Dark or Light

Five Ways WoW Made the MMO Better

William Murphy Posted:
Editorials The List 0

Let’s be honest.  WoW is the biggest and most successful MMO on the market.  And while it’s fun to hate on the big guy, there’s no denying that the game’s had a significant impact on the entire industry.  It’s a large part of the reason anyone pays any attention to MMOs outside of us hardcore fans.  And while we could sit and bicker all day about just how terrible the wrongs Blizzard has done to us are (hint: they’re not that bad), I thought I’d take some time in this week’s List to talk about the good things World of Warcraft has done for the MMORPG.  Maybe Azeroth ain’t as shiny and new as it used to be, and maybe we’re all ready for some newer game to come along, but there’s a lot of life left in both the Horde and the Alliance, and the following reasons should help to illustrate why.

5.) The UI Mods

Give a toy to a bunch of kids at Christmas and they’ll probably break it.  Give that same toy to a bunch of super-smart and ingenious kids, and tell them to make it even better and they’ll find themselves working at the toy company making the next generation of awesome gadgets.  The UI mods for WoW are so damned important to the game that Blizzard has basically adopted most of them into the official UI for the game as time goes on.  The original UI of WoW was serviceable enough, but through the extensive work of the modding community, the WoW of today is a much more refined and playable experience.  Now if only we could convince more and more companies to allow modding.

4.) Polish is Paramount

Before WoW it seemed like “unfinished” was the state of being for all MMOs.  They were constant works in progress with small budgets.  Blizzard came along and released an extremely fine-tuned (though not perfect) game and people have been trying to match that success ever since.  If you look at all of the genres successes since Blizzard began to dominate in 2004, you’ll see that the best received games all share something in common: they work really well right from day one.  LotRO, Rift, and many others all learned this lesson.  With any luck, more and more companies will pick up the slack and we’ll not be left paying to play beta forever.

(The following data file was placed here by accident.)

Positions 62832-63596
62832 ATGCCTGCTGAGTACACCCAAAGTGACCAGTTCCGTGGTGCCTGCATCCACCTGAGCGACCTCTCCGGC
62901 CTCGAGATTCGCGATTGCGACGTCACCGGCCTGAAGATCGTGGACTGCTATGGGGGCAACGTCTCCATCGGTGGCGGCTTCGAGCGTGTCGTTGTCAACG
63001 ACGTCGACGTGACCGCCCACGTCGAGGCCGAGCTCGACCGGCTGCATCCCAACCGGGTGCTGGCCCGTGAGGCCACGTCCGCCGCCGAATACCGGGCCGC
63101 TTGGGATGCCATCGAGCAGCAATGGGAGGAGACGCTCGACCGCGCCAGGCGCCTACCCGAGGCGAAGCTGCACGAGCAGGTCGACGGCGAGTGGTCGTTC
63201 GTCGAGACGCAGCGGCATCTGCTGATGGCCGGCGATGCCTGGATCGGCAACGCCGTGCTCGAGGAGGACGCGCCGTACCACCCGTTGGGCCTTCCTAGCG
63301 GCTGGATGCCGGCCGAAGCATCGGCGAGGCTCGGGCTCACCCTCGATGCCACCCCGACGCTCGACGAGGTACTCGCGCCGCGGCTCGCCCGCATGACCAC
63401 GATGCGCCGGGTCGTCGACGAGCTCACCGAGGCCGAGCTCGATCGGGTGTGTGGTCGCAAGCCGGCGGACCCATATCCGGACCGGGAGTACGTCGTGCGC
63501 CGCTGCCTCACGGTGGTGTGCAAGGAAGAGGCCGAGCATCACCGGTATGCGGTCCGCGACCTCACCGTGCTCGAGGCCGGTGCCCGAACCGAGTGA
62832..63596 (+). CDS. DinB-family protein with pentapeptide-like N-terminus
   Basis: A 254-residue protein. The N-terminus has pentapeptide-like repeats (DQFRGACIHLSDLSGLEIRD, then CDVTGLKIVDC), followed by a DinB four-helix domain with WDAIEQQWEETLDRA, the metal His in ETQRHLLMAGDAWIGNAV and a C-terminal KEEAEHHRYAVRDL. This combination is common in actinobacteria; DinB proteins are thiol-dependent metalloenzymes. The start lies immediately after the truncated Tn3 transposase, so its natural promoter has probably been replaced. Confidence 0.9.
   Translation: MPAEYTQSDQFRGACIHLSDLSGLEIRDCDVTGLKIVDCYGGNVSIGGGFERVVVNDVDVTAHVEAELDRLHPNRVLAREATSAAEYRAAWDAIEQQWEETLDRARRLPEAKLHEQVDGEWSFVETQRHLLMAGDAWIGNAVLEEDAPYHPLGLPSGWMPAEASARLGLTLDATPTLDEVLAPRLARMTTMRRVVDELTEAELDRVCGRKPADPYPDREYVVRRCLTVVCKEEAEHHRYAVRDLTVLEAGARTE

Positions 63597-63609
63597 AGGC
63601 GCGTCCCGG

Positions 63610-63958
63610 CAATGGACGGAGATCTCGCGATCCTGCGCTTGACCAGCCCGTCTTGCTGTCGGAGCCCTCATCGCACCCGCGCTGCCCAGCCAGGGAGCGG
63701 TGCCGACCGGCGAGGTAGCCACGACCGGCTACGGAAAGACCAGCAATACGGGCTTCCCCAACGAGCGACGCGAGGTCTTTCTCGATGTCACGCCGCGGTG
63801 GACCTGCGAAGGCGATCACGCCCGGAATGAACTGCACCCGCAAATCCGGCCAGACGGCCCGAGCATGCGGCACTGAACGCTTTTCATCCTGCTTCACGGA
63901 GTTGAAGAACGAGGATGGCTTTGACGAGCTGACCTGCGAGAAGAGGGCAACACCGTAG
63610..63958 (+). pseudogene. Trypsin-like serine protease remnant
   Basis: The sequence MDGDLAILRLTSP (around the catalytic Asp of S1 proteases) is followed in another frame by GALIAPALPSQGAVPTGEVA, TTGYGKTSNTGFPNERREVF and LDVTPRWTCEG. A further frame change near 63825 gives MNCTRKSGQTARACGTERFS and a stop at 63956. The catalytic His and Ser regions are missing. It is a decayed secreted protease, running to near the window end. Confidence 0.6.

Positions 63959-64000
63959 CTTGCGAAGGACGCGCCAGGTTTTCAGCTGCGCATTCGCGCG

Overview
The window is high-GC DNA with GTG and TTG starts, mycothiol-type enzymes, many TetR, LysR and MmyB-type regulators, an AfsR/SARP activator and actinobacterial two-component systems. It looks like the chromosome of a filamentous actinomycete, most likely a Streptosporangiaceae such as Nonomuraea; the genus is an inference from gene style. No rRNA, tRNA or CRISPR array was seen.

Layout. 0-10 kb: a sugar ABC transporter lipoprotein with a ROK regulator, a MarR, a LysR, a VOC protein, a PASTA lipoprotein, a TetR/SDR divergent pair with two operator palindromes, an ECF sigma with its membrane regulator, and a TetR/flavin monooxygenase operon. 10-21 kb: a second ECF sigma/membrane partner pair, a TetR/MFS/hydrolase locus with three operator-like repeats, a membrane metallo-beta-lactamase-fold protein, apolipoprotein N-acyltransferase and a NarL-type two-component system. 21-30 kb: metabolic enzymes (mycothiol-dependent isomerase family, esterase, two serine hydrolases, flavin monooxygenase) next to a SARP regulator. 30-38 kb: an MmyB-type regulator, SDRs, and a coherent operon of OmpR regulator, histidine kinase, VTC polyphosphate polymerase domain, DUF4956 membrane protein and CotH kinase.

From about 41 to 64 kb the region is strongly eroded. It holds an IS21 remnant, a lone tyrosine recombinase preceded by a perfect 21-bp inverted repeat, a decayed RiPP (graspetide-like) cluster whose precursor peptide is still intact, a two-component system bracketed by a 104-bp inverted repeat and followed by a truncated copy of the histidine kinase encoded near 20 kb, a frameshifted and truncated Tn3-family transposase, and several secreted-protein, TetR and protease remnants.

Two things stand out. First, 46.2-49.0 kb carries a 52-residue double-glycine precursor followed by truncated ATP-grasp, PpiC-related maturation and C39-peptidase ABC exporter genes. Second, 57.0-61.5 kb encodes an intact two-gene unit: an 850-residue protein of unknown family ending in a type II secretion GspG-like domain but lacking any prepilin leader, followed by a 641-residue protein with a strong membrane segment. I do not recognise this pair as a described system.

3.) The Subscription Challenge

WoW’s massive success caused a true paradigm shift in the MMORPG world.  It took a few years, but people started to realize that unless you could offer as much game or more for $15 a month, chances are that players simply weren’t going to pay it.  WoW holds a huge chunk of subscriber revenue across the entire MMO sphere.  In effect, their dominance is a large part of the reason so many Western companies are trying and evolving into the Freemium or F2P models.  And while there are certainly things to look out for there, as a paying customer and hardcore gamer this makes me nothing but happy.

2.) More Diversity

I know, I know… but what about the WoW-clones Bill?!  I understand that there was (and still is in some cases) the prevalent nature of some companies merely aping WoW in hopes of earning a quick buck.  Hell, it’s probably why SWG is dying at the end of the year.  But by and large, what Blizzard really did (though it took a while) was show other MMO companies that to get our attention, their game has to stand out in some way shape or form.  We’re seeing more innovation in terms of mechanics and systems over the next few years than I think we’ve ever seen in the industry.  Hopefully it’s a trend that continues… at least until Project Titan releases and people begin to do ape it too.

1.) More Attention

The number one thing WoW did for all MMOs is without a shadow of a doubt the mainstream attention garnered by having 12 million subscribers.  I know that there’s a tendency to say things were better when it was “just us and our MMOs”, but I for one am happier knowing that the suits see dollar signs, because eventually we’re going to get a game that makes all of us giddy to the core and it’s likely going to be because some group with a lot of capital once heard of WoW and thought it would be a good business to dip their toes in.  Yes there are downsides to all this attention, I won’t deny that.  But for the optimist in me, I’d rather be happy that there are over 400 games on our Game List here at MMORPG.com for me to play.  And chances are that list is going to grow in size and quality in the coming years.  If we’re lucky, anyway.


William Murphy

Bill is the former Managing Editor of MMORPG.com, RTSGuru.com, and lover of all things gaming. He's been playing and writing about MMOs and geekery since 2002, and you can harass him and his views on Twitter @thebillmurphy.